On Carlos Quentin, Zach Greinke, and Charging the Mound

MLB: Los Angeles Dodgers at San Diego Padres

By now I’m sure all of you have heard that Carlos Quentin was hit by Zach Greinke in last night’s game and proceeded to charge the mound, which resulted in a brawl that left Greinke with a broken collarbone.

Quentin obviously felt the pitch was intentional (it was an at-bat in a one run game, FYI). If you watch the video, he is hit, turns to Greinke to confront him, it appears Greinke says something, and then Quentin goes after him like a linebacker. Greinke drops his glove and assumes position to defend himself and then chaos happens and lots of people get ejected and upset.

Greinke is left injured, and his manager thinks Quentin should have to sit out until Greinke heals. Dave Cameron at Fangraphs argues why that particular punishment isn’t a great idea but we should all be able to agree that this type of behavior needs to be more heavily discouraged.

Let’s assume for a moment that Greinke’s pitch was intentional. I don’t believe it was, but let’s consider it that way because if we decide it wasn’t intentional, my point gets even easier to make.

I don’t defend a pitcher intentionally throwing at a batter, especially with intent to injure, but let’s look at the at bat.

greinke

 

The pitch that hit Quentin was six inches off the plate (about two baseball widths) and less than four feet off the ground. That certainly isn’t head hunting or blatantly intentional. At the very least, the best we can say is Greinke was delivering a purpose pitch. Maybe he was brushing Quentin back, but the count was 3-2, so that wouldn’t do a lot of good.

Quentin believes he and Greinke have history, except they’ve faced off 19 times since their last HBP together and Quentin has been hit more in his career than almost anyone else around. 91 batters have been hit in 2013, 90 have gone straight to first. Quentin was the only one who charged.

It’s hard for me to see how this pitch can be considered intentional and it’s hard for me to see how this pitch could be the most intentional of all 91 HBP in 2013 so far. I can see a player getting emotional and violent if a 95mph fastball came at their head, but this wasn’t anywhere close.

Quentin’s reaction is the problem. Charging the mound is for thugs and children who can’t control their actions. It’s undignified and it’s dangerous. Getting hit by a pitch that is six inches off the plate is a risk a person takes when they become a baseball player. Reacting to that occurrence by charging the mound, especially for someone who has been hit so many times, indicates a degree stupidity that needs to be corrected.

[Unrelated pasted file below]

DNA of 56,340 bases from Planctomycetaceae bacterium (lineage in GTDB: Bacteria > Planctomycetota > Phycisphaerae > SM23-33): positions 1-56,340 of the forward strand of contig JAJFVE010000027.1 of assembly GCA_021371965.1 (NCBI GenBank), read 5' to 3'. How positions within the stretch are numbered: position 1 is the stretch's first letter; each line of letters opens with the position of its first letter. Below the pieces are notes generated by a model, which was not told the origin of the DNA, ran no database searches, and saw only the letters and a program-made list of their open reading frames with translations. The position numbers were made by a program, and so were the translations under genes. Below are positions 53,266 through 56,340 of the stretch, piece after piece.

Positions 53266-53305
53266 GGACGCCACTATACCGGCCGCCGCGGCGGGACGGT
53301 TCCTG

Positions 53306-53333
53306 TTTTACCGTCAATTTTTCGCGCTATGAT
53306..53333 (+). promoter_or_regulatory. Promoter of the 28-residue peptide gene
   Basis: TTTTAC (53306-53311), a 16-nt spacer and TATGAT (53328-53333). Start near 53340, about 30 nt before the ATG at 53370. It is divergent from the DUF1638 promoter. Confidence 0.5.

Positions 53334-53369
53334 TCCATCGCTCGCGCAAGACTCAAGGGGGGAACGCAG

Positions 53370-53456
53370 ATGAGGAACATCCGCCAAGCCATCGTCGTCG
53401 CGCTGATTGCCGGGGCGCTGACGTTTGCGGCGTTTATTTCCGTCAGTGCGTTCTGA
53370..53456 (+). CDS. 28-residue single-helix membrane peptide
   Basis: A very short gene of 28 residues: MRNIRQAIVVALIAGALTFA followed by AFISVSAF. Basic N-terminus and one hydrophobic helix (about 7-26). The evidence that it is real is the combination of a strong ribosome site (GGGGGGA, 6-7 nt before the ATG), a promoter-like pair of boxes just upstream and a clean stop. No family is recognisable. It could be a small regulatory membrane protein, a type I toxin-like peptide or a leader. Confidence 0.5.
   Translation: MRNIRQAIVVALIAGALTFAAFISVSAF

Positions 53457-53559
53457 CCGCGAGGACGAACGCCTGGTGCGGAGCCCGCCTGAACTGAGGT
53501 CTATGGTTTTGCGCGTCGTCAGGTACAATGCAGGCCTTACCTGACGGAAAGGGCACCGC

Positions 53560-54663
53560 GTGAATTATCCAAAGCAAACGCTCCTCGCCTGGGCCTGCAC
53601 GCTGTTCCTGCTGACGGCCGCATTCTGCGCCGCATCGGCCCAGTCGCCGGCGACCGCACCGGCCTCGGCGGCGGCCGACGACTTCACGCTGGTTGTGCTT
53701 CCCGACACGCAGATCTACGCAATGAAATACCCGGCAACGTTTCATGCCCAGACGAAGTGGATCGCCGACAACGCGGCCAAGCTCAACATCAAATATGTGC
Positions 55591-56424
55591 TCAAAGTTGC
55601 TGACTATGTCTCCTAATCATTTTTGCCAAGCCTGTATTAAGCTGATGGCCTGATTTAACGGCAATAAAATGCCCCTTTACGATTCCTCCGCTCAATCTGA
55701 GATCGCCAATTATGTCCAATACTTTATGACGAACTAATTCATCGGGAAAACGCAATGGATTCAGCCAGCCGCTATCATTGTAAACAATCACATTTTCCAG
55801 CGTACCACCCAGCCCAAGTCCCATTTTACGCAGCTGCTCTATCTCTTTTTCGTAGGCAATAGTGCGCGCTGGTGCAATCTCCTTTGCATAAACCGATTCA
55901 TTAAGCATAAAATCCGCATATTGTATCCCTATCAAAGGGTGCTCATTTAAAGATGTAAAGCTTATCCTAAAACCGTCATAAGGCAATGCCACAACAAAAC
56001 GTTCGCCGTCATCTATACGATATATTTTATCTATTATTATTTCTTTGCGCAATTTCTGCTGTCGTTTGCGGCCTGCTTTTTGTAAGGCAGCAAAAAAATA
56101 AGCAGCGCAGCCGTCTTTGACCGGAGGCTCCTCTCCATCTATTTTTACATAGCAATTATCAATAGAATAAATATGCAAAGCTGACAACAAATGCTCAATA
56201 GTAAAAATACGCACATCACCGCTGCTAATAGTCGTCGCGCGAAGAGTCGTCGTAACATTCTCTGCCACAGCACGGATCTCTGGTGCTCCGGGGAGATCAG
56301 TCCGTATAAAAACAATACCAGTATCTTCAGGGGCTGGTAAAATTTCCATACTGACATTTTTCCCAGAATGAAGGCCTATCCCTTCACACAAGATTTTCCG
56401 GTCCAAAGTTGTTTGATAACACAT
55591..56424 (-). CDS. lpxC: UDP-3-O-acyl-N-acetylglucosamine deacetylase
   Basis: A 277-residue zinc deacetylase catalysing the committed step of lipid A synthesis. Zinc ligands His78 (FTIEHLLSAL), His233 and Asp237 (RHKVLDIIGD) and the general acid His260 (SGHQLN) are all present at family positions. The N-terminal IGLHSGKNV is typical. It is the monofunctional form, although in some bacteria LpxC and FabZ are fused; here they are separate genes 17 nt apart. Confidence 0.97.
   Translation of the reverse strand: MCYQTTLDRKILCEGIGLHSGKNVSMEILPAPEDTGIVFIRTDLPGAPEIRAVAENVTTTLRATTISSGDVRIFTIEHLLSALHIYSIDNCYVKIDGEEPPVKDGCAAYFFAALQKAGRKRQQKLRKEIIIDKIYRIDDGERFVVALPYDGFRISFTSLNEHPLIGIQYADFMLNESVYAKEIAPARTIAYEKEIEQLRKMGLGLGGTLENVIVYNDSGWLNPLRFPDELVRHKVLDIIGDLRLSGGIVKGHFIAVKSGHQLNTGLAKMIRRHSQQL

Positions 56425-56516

A lot of people are drawn to brawls in baseball for the history and desire for violence, but it has no place in the sport. It’s stupid. Grown men should not behave that way. Grown men should be able to control themselves. If Quentin was upset, he could have voiced that concern with Greinke, the umpires, or the league so that Greinke’s actions would be carefully reviewed. He, on the other hand, went Hobbesian on Greinke and took the law into his own hands and sought a Lord of the Flies type resolution. Greinke did something he didn’t like, so his response was to beat him up.

Literally, Quentin reacted to the pitch by assaulting Zach Greinke. If that happened in a shopping mall or in an office, Quentin would be charged with assault or would be fired. People in other professions are not allowed to violently attack their competitors.

I’m an academic. If someone criticizes my research, I am not allowed to throw a chair at them and beat their face in. That’s not acceptable adult behavior. I would be fired and would go to jail. Quentin will just get a few days suspension.

Athletes must be held to the same kind of standard when they step outside the rules of the game. Certainly, football players sign up for tackles and contact, just like baseball players sign up for double play collisions and fastballs coming toward them at 90 mph. But on field violence is not part of the game and should be dealt with accordingly.

If Carlos Quentin was an accountant, he would be out of a job today. It should be no different because he is a baseball player.

Now I know the rules in place won’t allow for that with Quentin and he will get the penalty that is typical for this behavior. But the rules need to change going forward so that people stop behaving like this. Any player who charges the mound should be banned for life, or at the very least, for the rest of the season.

Violence has no place in baseball and baseball players should be held to the same professional standards as everyone else. It is not okay to violently attack a coworker. This is not “part of the game” or “just someone defending themselves.” This was assault. It’s not good entertainment and it’s juvenile.

Baseball needs to clamp down on charging the mound before someone gets hurt.

Oh wait, someone just did.

2 responses

  1. […] for my taste but fits with precedent. MLB needs to readjust the punishment for this type of thing, as I wrote yesterday. Clear your schedules today because Strasburg, Harvey, Verlander, Price, Lester, Dickey, and many […]

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